30. Michael

Participant-35-Portrait

I have great passion for shoemaking. I just don’t have the necessary tools to mold complete shoes, so for now, I’m just repairing. I could manufacture the shoe. I was born with it. It’s in me. Even the pattern, I don’t have to study. It just comes to me like a picture. It’s in me.


I grew up as an orphan. I grew up in the Osu Orphanage Home. That is where I grew up. I happened to be in this place – Madina – because one white man brought me here who to live with one woman in this area. I was a foster child to this woman until the white man helped me to go through my operation in Koforudia. From there, I was brought to Nsawam Orthopaedic to learn to make shoes. Through my childhood up until that time, I was twenty years old when I was sent to learn this shoemaking. After I went through this apprenticeship, I graduated, that white man from Holland, he built this small kiosk that I’m currently working at. Throughout my life, the job I’ve been doing is shoemaking.

Since I’m an orphan, I don’t have any relatives. I live with this foster mother and her children, but currently, she has gotten married to a man, and so she’s not here. I live with her children in the house, and I’m doing this job as a cobbler.

I don’t suffer any discrimination with those who I live with, in this community, or those who I live with. I’m a very quiet person, so I don’t make friends. If anyone says anything against me, I don’t really hear it. I don’t draw my attention to that. From my house to the workplace, my challenge is my work now. As a cobbler, there is competition. If you don’t upgrade your shop to a standard, you don’t get customers. Sometimes, I come home with an empty pocket. When I don’t get any money, those I live with give me some small money.

I’ve never had any encounter with a woman. Even if I’m interested, I think no lady would like to marry a cobbler and someone with a condition. I wouldn’t even attempt to do it.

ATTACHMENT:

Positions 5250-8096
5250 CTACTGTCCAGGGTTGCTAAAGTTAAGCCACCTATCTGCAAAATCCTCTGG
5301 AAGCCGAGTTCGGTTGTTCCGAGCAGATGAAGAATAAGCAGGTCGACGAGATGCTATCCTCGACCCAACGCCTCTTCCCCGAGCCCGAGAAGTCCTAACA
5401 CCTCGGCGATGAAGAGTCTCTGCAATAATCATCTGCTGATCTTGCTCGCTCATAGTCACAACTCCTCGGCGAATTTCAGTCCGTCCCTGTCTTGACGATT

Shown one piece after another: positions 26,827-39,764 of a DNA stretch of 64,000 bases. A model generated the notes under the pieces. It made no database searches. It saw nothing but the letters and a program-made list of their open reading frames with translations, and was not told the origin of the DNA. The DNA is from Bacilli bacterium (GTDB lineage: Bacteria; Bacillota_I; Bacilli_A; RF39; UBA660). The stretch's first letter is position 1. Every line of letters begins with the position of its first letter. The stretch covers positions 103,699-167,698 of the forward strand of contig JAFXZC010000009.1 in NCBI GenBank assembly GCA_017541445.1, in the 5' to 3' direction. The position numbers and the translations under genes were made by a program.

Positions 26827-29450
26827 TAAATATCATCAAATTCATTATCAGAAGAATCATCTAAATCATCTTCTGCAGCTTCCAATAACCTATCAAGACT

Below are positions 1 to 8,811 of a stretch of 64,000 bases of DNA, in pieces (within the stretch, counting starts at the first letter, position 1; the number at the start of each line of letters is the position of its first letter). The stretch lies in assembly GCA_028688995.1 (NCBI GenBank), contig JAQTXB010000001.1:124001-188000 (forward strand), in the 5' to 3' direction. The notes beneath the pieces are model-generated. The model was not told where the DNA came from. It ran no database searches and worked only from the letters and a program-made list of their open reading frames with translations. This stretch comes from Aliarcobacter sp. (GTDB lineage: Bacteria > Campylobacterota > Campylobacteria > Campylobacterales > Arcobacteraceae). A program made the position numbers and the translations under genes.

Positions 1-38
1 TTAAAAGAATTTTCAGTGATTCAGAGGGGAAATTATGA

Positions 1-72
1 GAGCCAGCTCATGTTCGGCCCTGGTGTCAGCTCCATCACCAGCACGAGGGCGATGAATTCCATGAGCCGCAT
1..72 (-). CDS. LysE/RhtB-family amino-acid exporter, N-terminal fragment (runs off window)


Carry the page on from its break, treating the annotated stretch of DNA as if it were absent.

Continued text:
In school, there was no barrier because I used to play with my friends and all that. I was open to them. They came to me.

I was however always late to school, and they would flog me. Because of my lateness, I was academically late. I was late because of my disability. I couldn’t get to school on time. There was no car, so I had to take my time to get to school. The teachers would beat me.

If a person with a disability comes to you for advice, what do you say?

I would tell the person that there’s hope in life. Someday, it will be well. You should put your disability behind him, and do something.

I have great passion for shoemaking. I just don’t have the necessary tools to mold complete shoes, so for now, I’m just repairing. I could manufacture the shoe. I was born with it. It’s in me. Even the pattern, I don’t have to study. It just comes to me like a picture. It’s in me.

I want to own a big factory, to be able to be an entrepreneur to manufacture shoes and employ my fellow disabled and export locally and internationally. That is my dream for the next ten years.

Do you have any fears?

My worry is my job because even with my ability, I have passion and I’m talented, but occupying such a small place is worrying. My fear is that I will get sick and not come to work. I want to be at work everyday. I don’t want to be at home.

Where do you see Ghana in twenty years?

In twenty years, I don’t think Ghana will be better – even for persons with disability. No – I don’t think it will be in twenty years time.

What do you think is the biggest challenge for people with disabilities?

The biggest challenge is transportation for persons with disabilities. Some people see me as a mad person. When I go to the car, it affects other disabled counterparts as well, they shy away from us. They ignore you. They feel you are coming to beg for alms. It’s a common thing for disabled persons in Ghana. There has to be a change.

What makes you angry?

My male counterparts used to ridicule me, and that made me fight them. I used to fight them, and I would win. I would beat them. That’s what gets me angry.

When are you the happiest?

To be at work and to get more customers every day.

Do you think persons with disabilities in Ghana are respected?

No – they are not. Due to our disabled counterparts who beg for alms, there’s a perception that every disabled person is a beggar. That’s why we’re not regarded in society. If we’re financially empowered, then we’ll be respected in society.


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